Switching certain genes on or off causes the premature aging of stem cells that repair the brain. Identifying them could provide a target for new therapeutic approaches against neurodegenerative diseases.

Scientists at the Babraham Insitute in Cambridge and the University of Sapienza in Rome have identified a number of genes involved in the aging of brain cells. The study, published in Aging Cell, saw that an increase in the activity of a gene called Dbx2 ages brain stem cells prematurely. This improved understanding of the aging brain could help us to slow down or reverse its deterioration.

Throughout our lives, cells in the brain die and are replaced by new ones that are generated by stem cells. However, as we age, these stem cells lose their capacity to repair the brain. The loss of nerve cells is one of the key features of neurodegenerative diseases like Alzheimer’s.

The Cambridge-based researchers looked at the genomes of cells in the brain of old and young mice and found that the activity of more than 250 genes varies with age. In particular, the group found that increased Dbx2 activity causes young brain stem cells to behave like older cells by growing more slowly.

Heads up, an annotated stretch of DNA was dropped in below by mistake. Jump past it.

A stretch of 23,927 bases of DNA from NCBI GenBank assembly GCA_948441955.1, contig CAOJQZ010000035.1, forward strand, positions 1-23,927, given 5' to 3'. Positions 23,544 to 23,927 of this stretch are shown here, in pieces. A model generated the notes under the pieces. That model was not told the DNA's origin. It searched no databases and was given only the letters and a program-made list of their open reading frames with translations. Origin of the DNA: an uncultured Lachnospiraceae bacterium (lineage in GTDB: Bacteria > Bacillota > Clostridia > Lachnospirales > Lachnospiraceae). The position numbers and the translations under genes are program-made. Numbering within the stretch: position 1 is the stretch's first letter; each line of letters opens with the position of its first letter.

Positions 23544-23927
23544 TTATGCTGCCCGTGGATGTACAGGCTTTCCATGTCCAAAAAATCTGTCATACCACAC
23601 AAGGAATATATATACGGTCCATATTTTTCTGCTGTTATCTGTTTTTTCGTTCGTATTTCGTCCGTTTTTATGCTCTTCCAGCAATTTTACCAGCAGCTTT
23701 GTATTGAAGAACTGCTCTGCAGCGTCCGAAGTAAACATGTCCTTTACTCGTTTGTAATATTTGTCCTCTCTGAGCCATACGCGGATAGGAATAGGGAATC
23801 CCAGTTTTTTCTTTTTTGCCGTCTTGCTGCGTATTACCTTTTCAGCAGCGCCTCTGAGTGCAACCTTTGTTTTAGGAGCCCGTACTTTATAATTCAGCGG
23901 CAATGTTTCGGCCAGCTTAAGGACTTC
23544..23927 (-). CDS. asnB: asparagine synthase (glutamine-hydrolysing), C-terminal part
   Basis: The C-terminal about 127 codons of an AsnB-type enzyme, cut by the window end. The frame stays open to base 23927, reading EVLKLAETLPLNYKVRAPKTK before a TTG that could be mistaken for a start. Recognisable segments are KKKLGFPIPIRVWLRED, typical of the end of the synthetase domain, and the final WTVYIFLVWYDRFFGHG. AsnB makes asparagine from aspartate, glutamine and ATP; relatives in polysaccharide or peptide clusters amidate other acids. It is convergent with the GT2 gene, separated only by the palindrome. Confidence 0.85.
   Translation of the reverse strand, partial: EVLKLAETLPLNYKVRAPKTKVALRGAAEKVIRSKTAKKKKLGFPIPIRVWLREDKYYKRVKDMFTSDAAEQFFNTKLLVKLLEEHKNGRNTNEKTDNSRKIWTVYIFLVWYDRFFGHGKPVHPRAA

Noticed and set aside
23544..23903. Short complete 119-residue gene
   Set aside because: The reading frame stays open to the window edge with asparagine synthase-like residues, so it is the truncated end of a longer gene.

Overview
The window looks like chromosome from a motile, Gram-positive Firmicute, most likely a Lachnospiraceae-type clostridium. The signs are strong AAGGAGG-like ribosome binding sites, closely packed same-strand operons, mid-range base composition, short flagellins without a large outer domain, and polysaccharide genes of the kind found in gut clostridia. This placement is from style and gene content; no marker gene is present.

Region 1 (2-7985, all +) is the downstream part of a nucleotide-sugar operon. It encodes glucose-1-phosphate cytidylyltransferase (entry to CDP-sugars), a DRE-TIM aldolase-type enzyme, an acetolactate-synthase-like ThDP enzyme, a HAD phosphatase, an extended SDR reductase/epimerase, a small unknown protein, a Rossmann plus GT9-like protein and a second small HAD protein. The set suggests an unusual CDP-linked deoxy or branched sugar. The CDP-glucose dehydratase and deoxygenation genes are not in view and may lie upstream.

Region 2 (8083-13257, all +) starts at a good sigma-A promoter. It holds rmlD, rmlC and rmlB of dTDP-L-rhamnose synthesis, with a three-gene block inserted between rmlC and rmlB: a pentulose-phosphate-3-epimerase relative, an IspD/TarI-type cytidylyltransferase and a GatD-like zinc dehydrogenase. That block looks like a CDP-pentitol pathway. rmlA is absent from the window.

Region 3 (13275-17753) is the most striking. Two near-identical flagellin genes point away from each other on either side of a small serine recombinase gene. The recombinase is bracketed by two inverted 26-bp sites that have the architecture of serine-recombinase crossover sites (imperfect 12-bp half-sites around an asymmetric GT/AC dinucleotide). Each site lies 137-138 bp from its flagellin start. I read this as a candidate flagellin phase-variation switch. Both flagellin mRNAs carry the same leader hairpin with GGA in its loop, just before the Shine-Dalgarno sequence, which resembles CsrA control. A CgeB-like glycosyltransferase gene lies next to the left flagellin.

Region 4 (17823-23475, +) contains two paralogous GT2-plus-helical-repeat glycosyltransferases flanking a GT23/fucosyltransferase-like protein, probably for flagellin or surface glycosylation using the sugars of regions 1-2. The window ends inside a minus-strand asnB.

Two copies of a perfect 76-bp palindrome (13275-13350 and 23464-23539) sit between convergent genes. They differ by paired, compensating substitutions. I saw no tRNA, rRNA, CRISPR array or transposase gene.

In addition, changes to the epigenome of the brain stem cells were observed, which the researchers believe to play a role in the brain’s deterioration.

“We have succeeded in accelerating parts of the aging process in neural stem cells.” commented Emanuele Cacci of Sapienza University, one of the study leads. “By studying these genes more closely, we now plan to try turning back the clock for older cells. If we can do this in mice, then the same thing could be possible for humans,” 

The group’s research may be at an early stage but it joins existing research in the field that highlights the role of the genome in brain aging. In particular, scientists at Edinburgh University found that changes to gene expression in brain expression are closely linked to the age of an individual. Meanwhile, researchers at the University of Sheffield identified a DNA-based mechanism that drives the death of neurons in amyotrophic lateral sclerosis (ALS) and dementia.

Next, we will have to hope that biotechs in this area are able to make the most of these findings and bring an effective treatment for devastating diseases like Alzheimer’s to the market. Synpromics teamed up with University College London to develop gene therapies for Parkinson’s and this news could help it to tackle other conditions. By identifying a role for the epigenome in these diseases, the research also supports Oryzon’s approach that removes epigenetic modifications that are linked to the onset of diseases like Alzheimer’s.


Images via Andrea Danti, whiteMocca /Shutterstock

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